Singapore to share traffic management expertise with Colombia
A panel of transportation experts will study local Bogotá traffic conditions to produce a sustainable Traffic Demand Management action plan for the city.
In a joint news release, the International Enterprise of Singapore and the Ministry of Transport of Colombia announced that Singapore is set to share its traffic management expertise with Bogotá, Colombia, as the city government makes traffic management a key priority.
International Enterprise Singapore, the agency driving Singapores external economy, signed a Memorandum of Understanding with the Ministry of Transport of the Republic of Colombia, to conduct a study on improving the integration and efficiency of Bogotá's transport system as it undergoes rapid urbanisation. This will pave the way for further economic cooperation between both countries.
The MOU was signed in Bogotá by Mr Germán Cardona Gutiérrez, Colombia's Minister of Transportation, and Mr Teo Eng Cheong, Chief Executive Officer of IE Singapore. This announcement comes on the back of an MOU signed in early May between IE Singapore and the National Business Association of Colombia, during a state visit by Colombian President Juan Manuel Santos Calderon to Singapore.
Said Mr Cardona, “Bogotá has pioneered many transportation initiatives which set global benchmarks, and will continue to keep to these standards in our urban development. Singapore has successfully built up an efficient transport infrastructure in spite of its limited land resources, and we hope to tap into this expertise for Bogotá‟s development. The outcome of this pilot study will be beneficial for other Colombian cities too.”
With this MOU, IE Singapore will bring together a panel of Singapore transportation experts to study local traffic conditions and produce a Traffic Demand Management action plan for the city. The action plan will help develop Bogotá's land transport system in a sustainable manner, and contribute to the nation's regulatory framework in transport management. At the end of the study, the panel will outline and recommend policies, infrastructure development, and TDM strategies to help Bogotá meet the demands of its fast-growing public and private transport sectors.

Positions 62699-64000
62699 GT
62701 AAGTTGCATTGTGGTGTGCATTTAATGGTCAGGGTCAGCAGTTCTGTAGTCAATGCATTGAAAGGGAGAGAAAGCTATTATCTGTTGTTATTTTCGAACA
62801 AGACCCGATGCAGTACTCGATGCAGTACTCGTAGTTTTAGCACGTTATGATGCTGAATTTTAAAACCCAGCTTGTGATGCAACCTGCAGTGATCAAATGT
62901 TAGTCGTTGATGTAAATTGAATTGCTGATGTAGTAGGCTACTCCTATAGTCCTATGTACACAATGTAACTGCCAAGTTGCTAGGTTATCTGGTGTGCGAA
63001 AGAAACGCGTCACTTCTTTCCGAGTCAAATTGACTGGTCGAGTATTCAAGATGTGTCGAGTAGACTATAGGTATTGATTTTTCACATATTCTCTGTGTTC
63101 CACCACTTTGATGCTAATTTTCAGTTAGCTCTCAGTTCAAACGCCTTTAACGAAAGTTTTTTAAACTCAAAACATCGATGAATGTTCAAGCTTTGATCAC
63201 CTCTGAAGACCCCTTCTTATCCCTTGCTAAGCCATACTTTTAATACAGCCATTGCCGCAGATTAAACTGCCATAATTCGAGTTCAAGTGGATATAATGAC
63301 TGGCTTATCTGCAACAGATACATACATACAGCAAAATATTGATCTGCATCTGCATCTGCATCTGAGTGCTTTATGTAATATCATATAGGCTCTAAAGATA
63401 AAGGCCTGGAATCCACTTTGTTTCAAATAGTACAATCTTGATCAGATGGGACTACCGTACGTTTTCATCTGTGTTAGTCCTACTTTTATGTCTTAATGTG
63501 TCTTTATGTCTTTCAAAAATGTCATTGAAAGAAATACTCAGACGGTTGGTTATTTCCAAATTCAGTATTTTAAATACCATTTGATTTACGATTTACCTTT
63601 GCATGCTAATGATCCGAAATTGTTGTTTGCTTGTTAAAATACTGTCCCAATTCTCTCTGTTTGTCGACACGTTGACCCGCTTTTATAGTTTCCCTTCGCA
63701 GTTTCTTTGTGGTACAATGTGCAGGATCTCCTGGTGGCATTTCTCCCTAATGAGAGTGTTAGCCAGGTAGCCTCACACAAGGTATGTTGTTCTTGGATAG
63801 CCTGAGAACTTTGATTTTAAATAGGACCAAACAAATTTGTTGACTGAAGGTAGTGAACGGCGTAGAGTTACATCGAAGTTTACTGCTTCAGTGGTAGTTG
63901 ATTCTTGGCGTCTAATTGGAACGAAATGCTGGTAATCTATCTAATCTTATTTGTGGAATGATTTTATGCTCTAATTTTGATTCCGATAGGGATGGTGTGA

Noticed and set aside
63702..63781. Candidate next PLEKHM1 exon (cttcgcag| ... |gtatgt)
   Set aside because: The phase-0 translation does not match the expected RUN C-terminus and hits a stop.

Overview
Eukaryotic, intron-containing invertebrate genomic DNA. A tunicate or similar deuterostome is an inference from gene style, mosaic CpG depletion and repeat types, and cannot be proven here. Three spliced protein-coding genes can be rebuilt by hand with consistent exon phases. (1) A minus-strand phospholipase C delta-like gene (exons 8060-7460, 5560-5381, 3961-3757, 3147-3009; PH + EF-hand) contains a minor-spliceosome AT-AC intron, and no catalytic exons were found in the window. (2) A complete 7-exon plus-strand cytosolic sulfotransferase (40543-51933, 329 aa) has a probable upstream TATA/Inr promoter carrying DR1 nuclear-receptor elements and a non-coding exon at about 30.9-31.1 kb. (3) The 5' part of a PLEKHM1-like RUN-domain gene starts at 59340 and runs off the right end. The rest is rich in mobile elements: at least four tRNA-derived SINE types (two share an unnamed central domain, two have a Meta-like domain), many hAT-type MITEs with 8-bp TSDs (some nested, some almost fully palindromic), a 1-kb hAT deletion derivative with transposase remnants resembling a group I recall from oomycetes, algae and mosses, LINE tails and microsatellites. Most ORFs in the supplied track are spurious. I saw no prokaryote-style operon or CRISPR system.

Said Mr Teo, “Bogotá has long been used as a case study for its sustainable transport initiatives. Our partnership allows Singapore to learn from them, and share our developmental experience at the same time. This will deepen our bilateral trade and economic engagement with Colombia. It illustrates how such collaborations between IE Singapore, the Colombian government and international organisations are valuable to sustaining the country's economic development.”
Role of international organisations in Bogotá’s development
To date, international organisations such as the Inter-American Development Bank and the World Bank have provided financial and technical support for the development of Bogotá's transportation system. Both organisations will be part of a steering committee to support the progress and delivery of this study. The IDB played a key role in structuring this collaboration between the Ministry of Transport and IE Singapore, as part of a partnership agreement signed between IDB and IE Singapore for cooperation activities in Latin America and the Caribbean in 2009.
Mr Bernardo Guillamon, Manager of the Office of Outreach and Partnerships at the IDB said, “The unique development of Singapore as a global city can serve as an important example for Bogota and other rapid growing cities in Latin America and the Caribbean. This is just the beginning; we see extensive opportunities for collaboration between Singapore and the Latin American and Caribbean region in areas such as urban planning, logistics and education. We are very glad that this south-south cooperation is officially launched.”
Added Ms Camila Rodriguez, Infrastructure Specialist at the World Bank, "With its tradition for innovation and sustainability, Colombia is well-placed to lead the continent in the consideration of mobility demand management schemes. Such initiatives are critical building blocks towards more liveable, green and inclusive cities amid an era of unprecedented urbanisation and motorisation in Colombia. The World Bank looks forward to working with the Ministry of Transport, the District of Bogotá and IE Singapore in this process, and to potentially support the implementation of measures coming out of this study in the future."
Bogotá, the capital of Colombia, is recognised globally for the transformation of the city's transport network, which began in the mid-1990s. Governments from at least 200 cities have visited Bogotá since 2005 to learn about its sustainable transportation initiatives2. One of its most notable achievements is the implementation of the Bus Rapid Transit Systems, the only large transportation project approved by the United Nations to generate and sell carbon credits3.